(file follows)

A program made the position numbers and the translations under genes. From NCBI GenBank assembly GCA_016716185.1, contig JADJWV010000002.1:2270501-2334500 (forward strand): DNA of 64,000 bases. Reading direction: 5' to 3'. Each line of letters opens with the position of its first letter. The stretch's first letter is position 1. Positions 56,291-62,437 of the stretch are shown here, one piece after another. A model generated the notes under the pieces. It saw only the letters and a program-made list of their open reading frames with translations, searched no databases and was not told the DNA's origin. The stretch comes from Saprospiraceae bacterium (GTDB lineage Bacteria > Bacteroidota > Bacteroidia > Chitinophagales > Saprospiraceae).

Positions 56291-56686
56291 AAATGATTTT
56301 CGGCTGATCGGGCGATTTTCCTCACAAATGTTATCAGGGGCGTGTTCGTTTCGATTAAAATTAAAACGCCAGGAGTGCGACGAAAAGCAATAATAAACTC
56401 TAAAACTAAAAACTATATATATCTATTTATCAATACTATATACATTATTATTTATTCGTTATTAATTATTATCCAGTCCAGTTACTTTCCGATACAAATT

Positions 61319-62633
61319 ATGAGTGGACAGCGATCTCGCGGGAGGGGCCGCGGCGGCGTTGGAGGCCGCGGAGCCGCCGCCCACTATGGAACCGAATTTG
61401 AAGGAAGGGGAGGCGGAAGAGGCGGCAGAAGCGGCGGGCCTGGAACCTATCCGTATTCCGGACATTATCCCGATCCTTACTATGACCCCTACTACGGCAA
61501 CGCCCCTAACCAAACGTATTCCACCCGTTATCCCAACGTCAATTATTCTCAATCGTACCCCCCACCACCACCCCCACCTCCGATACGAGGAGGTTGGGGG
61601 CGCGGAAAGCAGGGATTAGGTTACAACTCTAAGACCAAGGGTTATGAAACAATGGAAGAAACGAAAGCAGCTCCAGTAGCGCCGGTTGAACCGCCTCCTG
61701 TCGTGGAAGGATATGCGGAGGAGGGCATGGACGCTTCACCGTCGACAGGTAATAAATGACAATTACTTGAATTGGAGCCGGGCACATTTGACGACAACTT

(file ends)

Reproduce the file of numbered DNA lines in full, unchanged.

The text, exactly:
A program made the position numbers and the translations under genes. From NCBI GenBank assembly GCA_016716185.1, contig JADJWV010000002.1:2270501-2334500 (forward strand): DNA of 64,000 bases. Reading direction: 5' to 3'. Each line of letters opens with the position of its first letter. The stretch's first letter is position 1. Positions 56,291-62,437 of the stretch are shown here, one piece after another. A model generated the notes under the pieces. It saw only the letters and a program-made list of their open reading frames with translations, searched no databases and was not told the DNA's origin. The stretch comes from Saprospiraceae bacterium (GTDB lineage Bacteria > Bacteroidota > Bacteroidia > Chitinophagales > Saprospiraceae).

Positions 56291-56686
56291 AAATGATTTT
56301 CGGCTGATCGGGCGATTTTCCTCACAAATGTTATCAGGGGCGTGTTCGTTTCGATTAAAATTAAAACGCCAGGAGTGCGACGAAAAGCAATAATAAACTC
56401 TAAAACTAAAAACTATATATATCTATTTATCAATACTATATACATTATTATTTATTCGTTATTAATTATTATCCAGTCCAGTTACTTTCCGATACAAATT

Positions 61319-62633
61319 ATGAGTGGACAGCGATCTCGCGGGAGGGGCCGCGGCGGCGTTGGAGGCCGCGGAGCCGCCGCCCACTATGGAACCGAATTTG
61401 AAGGAAGGGGAGGCGGAAGAGGCGGCAGAAGCGGCGGGCCTGGAACCTATCCGTATTCCGGACATTATCCCGATCCTTACTATGACCCCTACTACGGCAA
61501 CGCCCCTAACCAAACGTATTCCACCCGTTATCCCAACGTCAATTATTCTCAATCGTACCCCCCACCACCACCCCCACCTCCGATACGAGGAGGTTGGGGG
61601 CGCGGAAAGCAGGGATTAGGTTACAACTCTAAGACCAAGGGTTATGAAACAATGGAAGAAACGAAAGCAGCTCCAGTAGCGCCGGTTGAACCGCCTCCTG
61701 TCGTGGAAGGATATGCGGAGGAGGGCATGGACGCTTCACCGTCGACAGGTAATAAATGACAATTACTTGAATTGGAGCCGGGCACATTTGACGACAACTT